iHuman Team Resolves First Human Orphan GPR52

Publisher:系统管理员Publish Time:2022-07-06Views:6091

Recently, scientists from Xu Fei's lab at iHuman Institute, ShanghaiTech University with their collaborators made a new breakthrough in the field of human cell signaling research. They successfully resolved the 3D protein structures of the first human orphan GPR52 receptor and presented a full structural landscape covering the receptor’s different functional states: ligand-free state, ligand-bound state, and in a downstream signal transduction molecule coupled—the G protein-bound state. Together, these high-resolution structures revealed the structural basis of ligand recognition for the orphan receptor and more interestingly a self-activation phenomenon that was not observed before. On February 20th Beijing time, this work was published online in the prestigious academic journal Nature with the title of Structural basis of ligand recognition and self-activation of orphan GPR52. This has been the second high-level scientific research result published on the international top journal by the iHuman Institute since the beginning of this year. Prof. Xu Fei is the leading PI of this work, whose team published another Nature paper in August of 2018. 

G protein coupled receptors (GPCRs) constitute the largest membrane protein family located on the cell surface. These proteins just behave like signal transducers responsible for relaying signal and message communication from outside of the world into our cells, and are thus widely involved in the regulation of various physiological and pathological processes in human body. For example, you may need a cup of coffee when you are feeling sleepy, while the caffeine in your coffee are indeed the signal molecules that act on a classical GPCR called the caffeine receptor, a type of adenosine receptor distributed mainly in the brain and other tissues. Here, the caffeine molecule is known as the “ligand” that finds its receptor in the cells and trigger the signal transduction process. Another example is morphine, the most widely used analgesic drug in clinic, whose receptors—the opioid receptors are the oldest drug targets in the GPCR family. GPCRs are often named after their endogenous ligands, for example, the receptors recognizing adrenaline are called adrenergic receptors and the ones bound to dopamine molecules are called dopamine receptors. Playing such an important role in human cell signaling and widely distributed on the cell surface, GPCRs malfunctioning are linked to a variety of human diseases, such as inflammation, metabolic disorders, neurodegeneration, cancer and so on. As a result, GPCRs have long been sought as major drug targets. Indeed, more than 30% of modern drugs are targeting on GPCRs.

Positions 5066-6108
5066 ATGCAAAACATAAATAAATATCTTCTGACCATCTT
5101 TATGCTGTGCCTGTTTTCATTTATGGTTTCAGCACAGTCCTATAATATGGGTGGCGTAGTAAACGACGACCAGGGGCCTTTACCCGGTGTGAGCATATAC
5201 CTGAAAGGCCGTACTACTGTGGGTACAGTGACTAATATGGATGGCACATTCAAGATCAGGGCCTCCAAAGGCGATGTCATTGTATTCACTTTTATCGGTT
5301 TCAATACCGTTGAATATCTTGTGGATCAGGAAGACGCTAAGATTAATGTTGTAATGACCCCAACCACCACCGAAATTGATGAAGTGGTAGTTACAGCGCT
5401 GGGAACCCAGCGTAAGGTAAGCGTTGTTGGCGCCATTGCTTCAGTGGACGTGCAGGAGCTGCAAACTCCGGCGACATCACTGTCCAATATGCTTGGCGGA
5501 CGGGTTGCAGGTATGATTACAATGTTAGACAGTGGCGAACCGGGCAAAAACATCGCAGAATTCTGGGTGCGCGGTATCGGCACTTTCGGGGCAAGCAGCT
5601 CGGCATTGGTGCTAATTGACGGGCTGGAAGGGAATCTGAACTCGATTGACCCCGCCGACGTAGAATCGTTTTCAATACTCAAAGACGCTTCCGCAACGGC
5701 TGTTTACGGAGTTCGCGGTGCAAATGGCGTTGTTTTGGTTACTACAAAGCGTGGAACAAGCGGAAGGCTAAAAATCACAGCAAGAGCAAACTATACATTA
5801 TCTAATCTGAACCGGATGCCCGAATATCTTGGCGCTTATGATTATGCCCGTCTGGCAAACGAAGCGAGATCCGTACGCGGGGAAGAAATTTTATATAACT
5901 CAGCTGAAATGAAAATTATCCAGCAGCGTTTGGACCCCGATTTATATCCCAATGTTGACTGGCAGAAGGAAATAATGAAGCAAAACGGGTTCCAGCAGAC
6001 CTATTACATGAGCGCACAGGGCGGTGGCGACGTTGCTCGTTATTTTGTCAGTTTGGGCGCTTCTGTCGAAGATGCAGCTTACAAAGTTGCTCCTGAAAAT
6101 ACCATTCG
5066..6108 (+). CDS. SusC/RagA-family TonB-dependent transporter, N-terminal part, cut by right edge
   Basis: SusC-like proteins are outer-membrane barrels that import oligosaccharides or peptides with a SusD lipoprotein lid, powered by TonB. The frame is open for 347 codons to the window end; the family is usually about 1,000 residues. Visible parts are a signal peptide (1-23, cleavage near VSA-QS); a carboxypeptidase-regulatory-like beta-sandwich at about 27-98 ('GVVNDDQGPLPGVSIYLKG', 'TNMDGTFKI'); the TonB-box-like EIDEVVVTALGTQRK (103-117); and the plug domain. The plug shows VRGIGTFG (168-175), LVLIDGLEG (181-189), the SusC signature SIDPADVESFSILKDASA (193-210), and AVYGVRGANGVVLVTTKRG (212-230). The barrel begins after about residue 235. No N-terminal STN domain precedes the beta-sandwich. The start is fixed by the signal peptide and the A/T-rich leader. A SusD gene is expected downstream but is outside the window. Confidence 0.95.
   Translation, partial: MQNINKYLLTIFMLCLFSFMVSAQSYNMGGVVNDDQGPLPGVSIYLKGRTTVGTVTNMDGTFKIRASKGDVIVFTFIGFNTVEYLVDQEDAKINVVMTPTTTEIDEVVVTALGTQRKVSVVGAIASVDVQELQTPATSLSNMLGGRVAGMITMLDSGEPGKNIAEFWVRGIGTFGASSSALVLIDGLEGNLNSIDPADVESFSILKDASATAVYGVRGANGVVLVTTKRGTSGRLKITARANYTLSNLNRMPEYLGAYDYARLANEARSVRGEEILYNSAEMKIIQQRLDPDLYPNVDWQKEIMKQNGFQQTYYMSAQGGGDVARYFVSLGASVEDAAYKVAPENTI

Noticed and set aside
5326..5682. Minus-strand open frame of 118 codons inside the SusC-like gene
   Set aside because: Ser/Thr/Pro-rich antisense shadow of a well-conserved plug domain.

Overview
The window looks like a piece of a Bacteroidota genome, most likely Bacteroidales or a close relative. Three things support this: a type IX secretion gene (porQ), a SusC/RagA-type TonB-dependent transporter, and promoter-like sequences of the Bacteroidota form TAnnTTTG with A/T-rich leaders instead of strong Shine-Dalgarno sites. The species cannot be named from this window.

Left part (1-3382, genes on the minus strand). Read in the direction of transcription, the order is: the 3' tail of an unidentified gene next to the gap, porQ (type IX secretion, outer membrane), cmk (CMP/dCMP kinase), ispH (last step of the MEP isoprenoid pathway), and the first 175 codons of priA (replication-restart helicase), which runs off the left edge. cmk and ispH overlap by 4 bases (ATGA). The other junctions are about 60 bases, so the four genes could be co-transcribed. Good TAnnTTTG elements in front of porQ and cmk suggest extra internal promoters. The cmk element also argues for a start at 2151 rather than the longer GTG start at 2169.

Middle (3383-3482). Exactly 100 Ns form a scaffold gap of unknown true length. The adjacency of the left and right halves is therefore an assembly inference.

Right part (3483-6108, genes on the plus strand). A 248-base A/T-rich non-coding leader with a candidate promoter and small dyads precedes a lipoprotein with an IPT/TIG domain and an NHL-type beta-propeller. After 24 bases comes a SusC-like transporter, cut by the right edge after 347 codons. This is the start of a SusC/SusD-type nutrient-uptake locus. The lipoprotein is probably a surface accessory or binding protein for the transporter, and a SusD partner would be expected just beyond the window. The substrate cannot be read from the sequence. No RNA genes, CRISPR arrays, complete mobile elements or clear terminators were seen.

GPCRs are integral membrane proteins with seven membrane-spanning helices and are thus also called seven transmembrane receptors (7TM receptors). In the human genome, there are more than 800 GPCR members. Till recently, 3D structures for more than 60 unique GPCRs have been reported, which strongly promoted the field of structure-based rational drug design and development. None of these structures are for the orphan GPCRs, so named because of their unknown endogenous ligands—the native signaling molecules acting on these receptors are yet to be identified, though they are composed of over 100 members in the GPCR family.  GPR52 belongs to class-A orphan GPCRs with sequence identity to non-orphan GPCRs lower than 20%. Such a low homology hinders the structural investigation of this receptor using the established experimental methods applied to classical GPCRs. GPR52 is mainly expressed in the brain and plays an important physiological role. Its agonists, which increase the activity of the receptor and its signaling pathway, are identified as potential drugs for schizophrenia, cognitive impairment, psychiatric disorders, brain malformation and hyperactivity. In addition, recent studies have found that GPR52 antagonists or inverse agonists (that is, inhibition or reduction of the receptor activity) could be candidates for treatment of Huntington’s diseases as GPR52 is closely associated with abnormal expression of Huntington’s protein in patients.